[recording paused]
SH: We went down to Sutton. Sutton Bridge. Do you know Sutton Bridge? I ended there. Yeah. And the other place we went to was an Army place up in Yorkshire. Now, I’ll just say, well it’s not much to say about demob really is there?
[recording paused]
SH: Oh, my goodness. When the war ended and my, one of my best friends who was, he had been a bomb aimer we, we more or less lost contact because he got married whereas I hadn’t been married. But somewhere six months to eight months after that that I met my wife Pat and it turned out that she had been in the Services. Demobbed a little earlier than me. She was in the Wrens and so we had quite a bit to talk about with the RAF and the Wrens. We were finances. Finances? Not finances.
PH: Fiancés.
SH: Fiancés [laughs] We were fiancés for about a year and now of course we’ve been married for seventy years. Our [pause] takes place in about —
PH: September.
SH: September this year. When I, when I first met Pat she gave up her dancing career and when I gave up I’d already, in order to meet people I’d joined a Cricket Club and I merely packed that in. So we then went on to live in a small little flat. From that flat we went in to her mother’s house because her mother had retired and gone down to Port Isaac in Cornwall. And from there we moved to North Harrow, another house. From there we moved to Ickenham, a much bigger house. And when I retired we came up to Diss in Norfolk, and we’ve made another move within Diss to get a smaller house to cut out the garden and the staircase and here we are in a small lovely little bungalow.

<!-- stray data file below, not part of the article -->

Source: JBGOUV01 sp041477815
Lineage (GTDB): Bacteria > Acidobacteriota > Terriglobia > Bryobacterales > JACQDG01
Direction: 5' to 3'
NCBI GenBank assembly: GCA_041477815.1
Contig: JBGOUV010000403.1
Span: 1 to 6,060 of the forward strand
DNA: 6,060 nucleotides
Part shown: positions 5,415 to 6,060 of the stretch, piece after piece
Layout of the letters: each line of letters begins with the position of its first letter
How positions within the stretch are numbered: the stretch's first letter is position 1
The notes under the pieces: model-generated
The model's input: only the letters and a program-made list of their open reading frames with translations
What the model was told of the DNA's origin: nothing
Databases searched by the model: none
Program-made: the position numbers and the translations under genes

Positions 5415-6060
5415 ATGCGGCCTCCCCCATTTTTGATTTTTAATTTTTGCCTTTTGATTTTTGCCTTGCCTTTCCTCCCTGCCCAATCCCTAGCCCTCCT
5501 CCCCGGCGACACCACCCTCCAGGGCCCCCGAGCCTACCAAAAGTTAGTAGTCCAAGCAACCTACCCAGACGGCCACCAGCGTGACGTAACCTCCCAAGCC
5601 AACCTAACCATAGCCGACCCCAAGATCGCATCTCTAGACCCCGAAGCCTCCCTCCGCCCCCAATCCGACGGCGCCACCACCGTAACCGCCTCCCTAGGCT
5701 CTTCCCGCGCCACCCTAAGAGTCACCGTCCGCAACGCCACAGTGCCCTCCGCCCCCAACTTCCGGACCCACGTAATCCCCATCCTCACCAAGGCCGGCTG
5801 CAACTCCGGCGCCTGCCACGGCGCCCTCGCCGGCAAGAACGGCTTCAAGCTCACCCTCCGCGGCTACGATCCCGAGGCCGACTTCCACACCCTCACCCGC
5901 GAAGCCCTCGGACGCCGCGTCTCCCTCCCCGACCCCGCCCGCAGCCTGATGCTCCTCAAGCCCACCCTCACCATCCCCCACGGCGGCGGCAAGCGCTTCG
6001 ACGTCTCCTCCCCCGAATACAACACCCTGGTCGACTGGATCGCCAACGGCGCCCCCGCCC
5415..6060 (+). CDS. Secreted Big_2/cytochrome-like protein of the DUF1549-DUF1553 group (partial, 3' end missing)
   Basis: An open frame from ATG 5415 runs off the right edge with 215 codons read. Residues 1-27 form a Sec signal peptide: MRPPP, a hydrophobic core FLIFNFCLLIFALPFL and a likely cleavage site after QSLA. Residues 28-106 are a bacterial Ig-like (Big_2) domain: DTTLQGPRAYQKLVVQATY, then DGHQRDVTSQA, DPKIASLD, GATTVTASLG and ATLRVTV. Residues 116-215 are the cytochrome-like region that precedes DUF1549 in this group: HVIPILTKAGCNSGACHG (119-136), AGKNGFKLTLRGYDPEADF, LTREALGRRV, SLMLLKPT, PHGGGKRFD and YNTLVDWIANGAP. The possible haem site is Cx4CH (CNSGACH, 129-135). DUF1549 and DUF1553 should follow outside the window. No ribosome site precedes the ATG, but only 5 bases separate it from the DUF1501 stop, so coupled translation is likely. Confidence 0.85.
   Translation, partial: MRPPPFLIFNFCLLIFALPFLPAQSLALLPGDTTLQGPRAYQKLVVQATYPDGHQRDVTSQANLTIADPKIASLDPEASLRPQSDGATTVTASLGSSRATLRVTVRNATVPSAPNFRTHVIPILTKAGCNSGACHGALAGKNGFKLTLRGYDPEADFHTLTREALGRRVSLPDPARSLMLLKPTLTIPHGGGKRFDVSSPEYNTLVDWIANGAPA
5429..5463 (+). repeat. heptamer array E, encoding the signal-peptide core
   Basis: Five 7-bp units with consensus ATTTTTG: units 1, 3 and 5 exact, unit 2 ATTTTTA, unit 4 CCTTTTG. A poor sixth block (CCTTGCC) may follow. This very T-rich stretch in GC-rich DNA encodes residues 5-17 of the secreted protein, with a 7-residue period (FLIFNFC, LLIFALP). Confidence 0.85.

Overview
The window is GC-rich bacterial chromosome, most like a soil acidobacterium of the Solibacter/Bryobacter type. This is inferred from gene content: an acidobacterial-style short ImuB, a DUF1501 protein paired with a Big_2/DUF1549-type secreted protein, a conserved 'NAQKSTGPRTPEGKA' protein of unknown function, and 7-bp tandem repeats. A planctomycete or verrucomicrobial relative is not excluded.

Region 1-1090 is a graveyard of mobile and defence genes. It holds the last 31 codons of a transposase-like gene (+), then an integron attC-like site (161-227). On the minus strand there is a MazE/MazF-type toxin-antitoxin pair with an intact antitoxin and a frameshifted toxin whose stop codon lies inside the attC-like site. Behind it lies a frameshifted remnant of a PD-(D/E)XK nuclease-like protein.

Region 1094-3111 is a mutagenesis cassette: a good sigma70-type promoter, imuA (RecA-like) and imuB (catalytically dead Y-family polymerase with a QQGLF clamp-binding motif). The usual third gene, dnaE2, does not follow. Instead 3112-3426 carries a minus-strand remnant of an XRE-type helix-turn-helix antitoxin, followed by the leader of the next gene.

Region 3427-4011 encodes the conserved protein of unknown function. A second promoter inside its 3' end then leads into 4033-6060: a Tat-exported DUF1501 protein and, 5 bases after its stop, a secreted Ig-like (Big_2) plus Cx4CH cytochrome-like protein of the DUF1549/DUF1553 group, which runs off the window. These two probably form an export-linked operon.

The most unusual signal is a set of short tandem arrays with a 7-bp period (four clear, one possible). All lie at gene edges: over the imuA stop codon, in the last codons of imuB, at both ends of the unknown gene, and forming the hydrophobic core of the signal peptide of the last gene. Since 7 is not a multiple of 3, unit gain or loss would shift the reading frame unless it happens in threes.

PH: My mum worked in an estate agents. She was a secretary and up came what we called the flat but actually it was the upstairs of somebody’s house. So we had the front room and a bedroom and the other bedroom had been turned in to a kitchen. But there was nothing at all in it except a cooker. We had no hot water. We used to go to my sisters to get bath once a week.
SH: I should have said all that actually, shouldn’t I? [laughs]

Citation

Denise Boneham, “Interview with Pat and Frank Harris,” IBCC Digital Archive, accessed December 3, 2021, https://ibccdigitalarchive.lincoln.ac.uk/omeka/collections/document/11101.